Bank Alfalah Limited (BAFL) has completed the purchase/buy-back of 200 million shares, the biggest buyback volume of 2022. On the last trading day on the Pakistan Stock Exchange (PSX) for the year, the bank aggressively bought about 54,479,709 (approximately 27%) of its total buyback.
This is approximately Rs. 1,626,354,661 worth of shares bought by the bank during the day; and signifies the International Finance Corporations (IFC)’s partial exit from the bank. The company subsequently made the announcement to the PSX on Friday.
“Bank Alfalah Limited (“the Bank”) has carried out / completed the purchase / buy-back of the approved ordinary shares i.e. 200,000,000 (Two Hundred Million) shares, as per special resolution passed by the members of the Bank at the Extraordinary General Meeting held on December 6, 2022, through the Pakistan Stock Exchange Limited, at the relevant spot / current share price prevailing from time to time during the purchase period. Accordingly, since the Buy-Back of shares has been completed.”
The bank started the purchase/buy-back period on December 14, 2022. The buyback period was for a period of 60 days until June 02, 2023, or whenever the buyback was completed.
The 200 million represented approximately 11.25% of the current paid-up capital of the company and approximately 32.20% of its free float. The free float represents the number of shares available on the stock market for trading. The purpose of the buyback was the cancellation of shares.
IFC given exit through buyback?
In 2014, IFC acquired a stake of 15 percent in the Bank, which represented a key strategic alliance at the time. During the buyback period, IFC sold upwards of 85 million shares, comprising 43% of the total buyback announced by the bank.
Buybacks usually raise the price of a share as the breakup value of a stock increases. However, the BAFL buyback has decreased its share price, raising the question of what actually happened. This is where IFC, a major shareholder in BAFL holding approximately 14.74% equity, comes in.
According to Suleman Maniya, head of advisory at Vector Securities, giving IFC a partial exit has been detrimental for the minority shareholders who would have otherwise benefited from the potential increase in share price if IFC had not offloaded its investment through the market.
He says, “If one looks at the total buyback of BAFL, and then compares it with how much IFC sold, then it shows that this buyback is only for IFC. So it seems that shareholder funds have been used whereas it is being claimed that this is done to increase shareholder wealth. The question is, why is IFC given an exit? The sponsors of the bank could have directly bought IFC’s stake if IFC really wanted an exit. So, it seems that minority shareholders have lost in this kind of buyback which is why the share price of the bank has gone down. Normally, if someone had bought 200 mn shares from the market, the price would have gone materially up. So this buyback has not created value effectively.”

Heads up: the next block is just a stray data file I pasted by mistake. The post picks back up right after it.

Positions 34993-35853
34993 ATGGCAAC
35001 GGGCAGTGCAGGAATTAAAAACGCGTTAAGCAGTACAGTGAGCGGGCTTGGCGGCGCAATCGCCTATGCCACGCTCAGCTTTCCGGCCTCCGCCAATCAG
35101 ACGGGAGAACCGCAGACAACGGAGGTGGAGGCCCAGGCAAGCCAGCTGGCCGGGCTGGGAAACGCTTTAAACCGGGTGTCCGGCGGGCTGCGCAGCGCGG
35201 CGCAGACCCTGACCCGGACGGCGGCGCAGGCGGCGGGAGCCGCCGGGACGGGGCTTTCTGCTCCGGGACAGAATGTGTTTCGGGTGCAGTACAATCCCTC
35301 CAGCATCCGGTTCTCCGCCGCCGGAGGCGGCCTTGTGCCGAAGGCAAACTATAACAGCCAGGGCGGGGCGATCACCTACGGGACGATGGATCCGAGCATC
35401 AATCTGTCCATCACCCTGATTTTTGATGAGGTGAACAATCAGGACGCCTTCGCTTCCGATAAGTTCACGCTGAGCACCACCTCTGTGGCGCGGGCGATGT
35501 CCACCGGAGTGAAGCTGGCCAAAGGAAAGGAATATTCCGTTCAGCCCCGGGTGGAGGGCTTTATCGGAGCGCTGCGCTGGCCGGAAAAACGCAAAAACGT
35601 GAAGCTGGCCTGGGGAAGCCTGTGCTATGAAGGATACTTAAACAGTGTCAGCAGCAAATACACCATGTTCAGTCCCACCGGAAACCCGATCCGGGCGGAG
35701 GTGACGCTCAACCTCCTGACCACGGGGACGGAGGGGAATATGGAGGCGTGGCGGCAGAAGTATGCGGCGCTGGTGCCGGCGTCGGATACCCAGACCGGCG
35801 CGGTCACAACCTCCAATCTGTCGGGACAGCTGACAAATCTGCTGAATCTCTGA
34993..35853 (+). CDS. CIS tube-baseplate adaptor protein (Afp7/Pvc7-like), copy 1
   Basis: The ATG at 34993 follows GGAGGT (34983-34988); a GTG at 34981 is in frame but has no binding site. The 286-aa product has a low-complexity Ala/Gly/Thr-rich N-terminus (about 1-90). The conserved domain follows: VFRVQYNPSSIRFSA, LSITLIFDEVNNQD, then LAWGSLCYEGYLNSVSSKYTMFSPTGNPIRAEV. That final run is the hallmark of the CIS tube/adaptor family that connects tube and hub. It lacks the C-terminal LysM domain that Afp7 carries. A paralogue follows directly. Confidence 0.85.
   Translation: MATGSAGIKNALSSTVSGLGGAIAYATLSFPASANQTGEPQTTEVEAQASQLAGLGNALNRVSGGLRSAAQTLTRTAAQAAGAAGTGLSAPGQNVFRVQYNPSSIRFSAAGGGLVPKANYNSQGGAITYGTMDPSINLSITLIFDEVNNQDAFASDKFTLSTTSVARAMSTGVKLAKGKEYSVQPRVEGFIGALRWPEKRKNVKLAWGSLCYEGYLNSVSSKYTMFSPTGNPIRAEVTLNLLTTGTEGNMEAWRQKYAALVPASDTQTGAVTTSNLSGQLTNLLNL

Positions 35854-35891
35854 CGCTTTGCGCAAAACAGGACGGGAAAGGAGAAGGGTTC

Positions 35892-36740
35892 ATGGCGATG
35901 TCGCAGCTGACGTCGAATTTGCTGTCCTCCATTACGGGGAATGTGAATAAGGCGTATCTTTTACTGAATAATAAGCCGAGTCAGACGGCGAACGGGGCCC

IFC took advantage of the buyback to partially offload its investment in the bank. During the buyback period, IFC sold a total of 85,909,126 shares, which comprised 43% of the 200 million shares to be bought back by the bank.
It started selling its shares on December 14th, then continued on 15th, 16th, 19th, and finally on 27th. Before IFC sold its shares, the BAFL share price was Rs. 32.50. After closing on December 19th, the share price dropped to Rs. 30.05. The share price then slightly dropped below Rs. 30 and stayed below for the next two weeks. By the end of the week on Friday, when BAFL bought its last chunk of 54 million shares, the share price marginally crossed above 30 to finally close at Rs. 30.14.
IFC shareholding as at 31 December 2021 was 261,895,095 shares or 14.74% shareholding. After IFC sold 85,909,126 shares during the buyback period (approximately 32.8% of its shares), it is now left with 175,985,969 shares. When the shares bought back are finally cancelled by the bank, IFC’s new shareholding will be 11.15%. This still makes IFC a significant shareholder in the bank.
BAFL new total paid up shares 1,577,165,119. BAFL’s new free float will be 422,007,792 or 26.75%
Why exit through a buyback?
The head of research at a brokerage firm explains on the condition of anonymity that IFC exited through a buy back due to FX outflow restrictions. “SBP apparently did not allow direct buyback so they went through this route. The SBP probably did not allow a direct buyback fearing dollar outflows.”
He adds that even though IFC has exited BAFL, it is likely that they may find it hard to take the money out of Pakistan and will reinvest. In November IFC proposed to invest in an unfunded risk participation facility of up to $200 million with Standard Chartered (Pakistan) Limited (SCBPL).
Following this, on November 15 the IFC announced a new $225 million venture capital platform to strengthen venture capital ecosystems and invest in early-stage companies addressing development challenges through technological innovations in climate, health care, education, agriculture, e-commerce, and other sectors in Africa, Middle East, Central Asia, and Pakistan
“IFC may be exiting BAFL as their views on sector allocation may have changed,” says Fahad Rauf Head of Research at Ismail Iqbal Securities.
The BAFL buy-back was the fifth such announcement by a listed company in 2022. It started with NETSOL in May (2 million), followed by Maple Leaf Cement (25 million), then Lucky Cement (10 million), JDW Sugar Mills (2 million), then BAFL (200 million), and finally ENGRO (70 million).
During the year, the share prices of many profitable and established companies took a huge hit. This made their valuations attractive. But due to a lack of institutional and foreign investors in the market, the sponsors of these companies decided to take advantage of the decline in share prices and buy back their own companies’ shares.